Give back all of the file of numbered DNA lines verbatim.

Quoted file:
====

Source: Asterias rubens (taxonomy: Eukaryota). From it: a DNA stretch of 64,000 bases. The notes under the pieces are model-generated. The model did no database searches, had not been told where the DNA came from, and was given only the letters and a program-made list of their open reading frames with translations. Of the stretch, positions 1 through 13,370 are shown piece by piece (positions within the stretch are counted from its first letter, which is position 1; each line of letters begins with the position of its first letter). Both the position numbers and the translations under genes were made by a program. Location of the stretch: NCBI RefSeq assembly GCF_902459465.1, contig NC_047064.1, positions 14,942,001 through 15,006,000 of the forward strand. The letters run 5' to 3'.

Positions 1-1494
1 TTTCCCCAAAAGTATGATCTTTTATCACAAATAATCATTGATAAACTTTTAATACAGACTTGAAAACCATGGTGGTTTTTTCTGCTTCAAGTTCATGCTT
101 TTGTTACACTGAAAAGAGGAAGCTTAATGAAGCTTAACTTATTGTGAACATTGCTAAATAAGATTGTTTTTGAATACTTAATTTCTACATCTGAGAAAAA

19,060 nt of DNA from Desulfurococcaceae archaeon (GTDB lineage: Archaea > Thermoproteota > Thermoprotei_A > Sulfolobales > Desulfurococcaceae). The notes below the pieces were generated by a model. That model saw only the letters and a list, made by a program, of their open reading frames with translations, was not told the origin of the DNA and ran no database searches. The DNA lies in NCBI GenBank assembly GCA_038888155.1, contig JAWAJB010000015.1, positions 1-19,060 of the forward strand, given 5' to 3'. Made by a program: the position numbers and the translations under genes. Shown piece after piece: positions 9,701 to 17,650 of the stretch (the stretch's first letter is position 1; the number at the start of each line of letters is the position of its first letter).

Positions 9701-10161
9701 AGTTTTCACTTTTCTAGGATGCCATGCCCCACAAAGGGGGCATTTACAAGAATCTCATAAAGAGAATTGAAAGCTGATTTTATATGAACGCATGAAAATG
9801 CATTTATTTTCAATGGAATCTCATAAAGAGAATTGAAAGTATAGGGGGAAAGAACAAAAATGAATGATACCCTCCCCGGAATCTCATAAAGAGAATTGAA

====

Source: Asterias rubens (taxonomy: Eukaryota). From it: a DNA stretch of 64,000 bases. The notes under the pieces are model-generated. The model did no database searches, had not been told where the DNA came from, and was given only the letters and a program-made list of their open reading frames with translations. Of the stretch, positions 1 through 13,370 are shown piece by piece (positions within the stretch are counted from its first letter, which is position 1; each line of letters begins with the position of its first letter). Both the position numbers and the translations under genes were made by a program. Location of the stretch: NCBI RefSeq assembly GCF_902459465.1, contig NC_047064.1, positions 14,942,001 through 15,006,000 of the forward strand. The letters run 5' to 3'.

Positions 1-1494
1 TTTCCCCAAAAGTATGATCTTTTATCACAAATAATCATTGATAAACTTTTAATACAGACTTGAAAACCATGGTGGTTTTTTCTGCTTCAAGTTCATGCTT
101 TTGTTACACTGAAAAGAGGAAGCTTAATGAAGCTTAACTTATTGTGAACATTGCTAAATAAGATTGTTTTTGAATACTTAATTTCTACATCTGAGAAAAA

19,060 nt of DNA from Desulfurococcaceae archaeon (GTDB lineage: Archaea > Thermoproteota > Thermoprotei_A > Sulfolobales > Desulfurococcaceae). The notes below the pieces were generated by a model. That model saw only the letters and a list, made by a program, of their open reading frames with translations, was not told the origin of the DNA and ran no database searches. The DNA lies in NCBI GenBank assembly GCA_038888155.1, contig JAWAJB010000015.1, positions 1-19,060 of the forward strand, given 5' to 3'. Made by a program: the position numbers and the translations under genes. Shown piece after piece: positions 9,701 to 17,650 of the stretch (the stretch's first letter is position 1; the number at the start of each line of letters is the position of its first letter).

Positions 9701-10161
9701 AGTTTTCACTTTTCTAGGATGCCATGCCCCACAAAGGGGGCATTTACAAGAATCTCATAAAGAGAATTGAAAGCTGATTTTATATGAACGCATGAAAATG
9801 CATTTATTTTCAATGGAATCTCATAAAGAGAATTGAAAGTATAGGGGGAAAGAACAAAAATGAATGATACCCTCCCCGGAATCTCATAAAGAGAATTGAA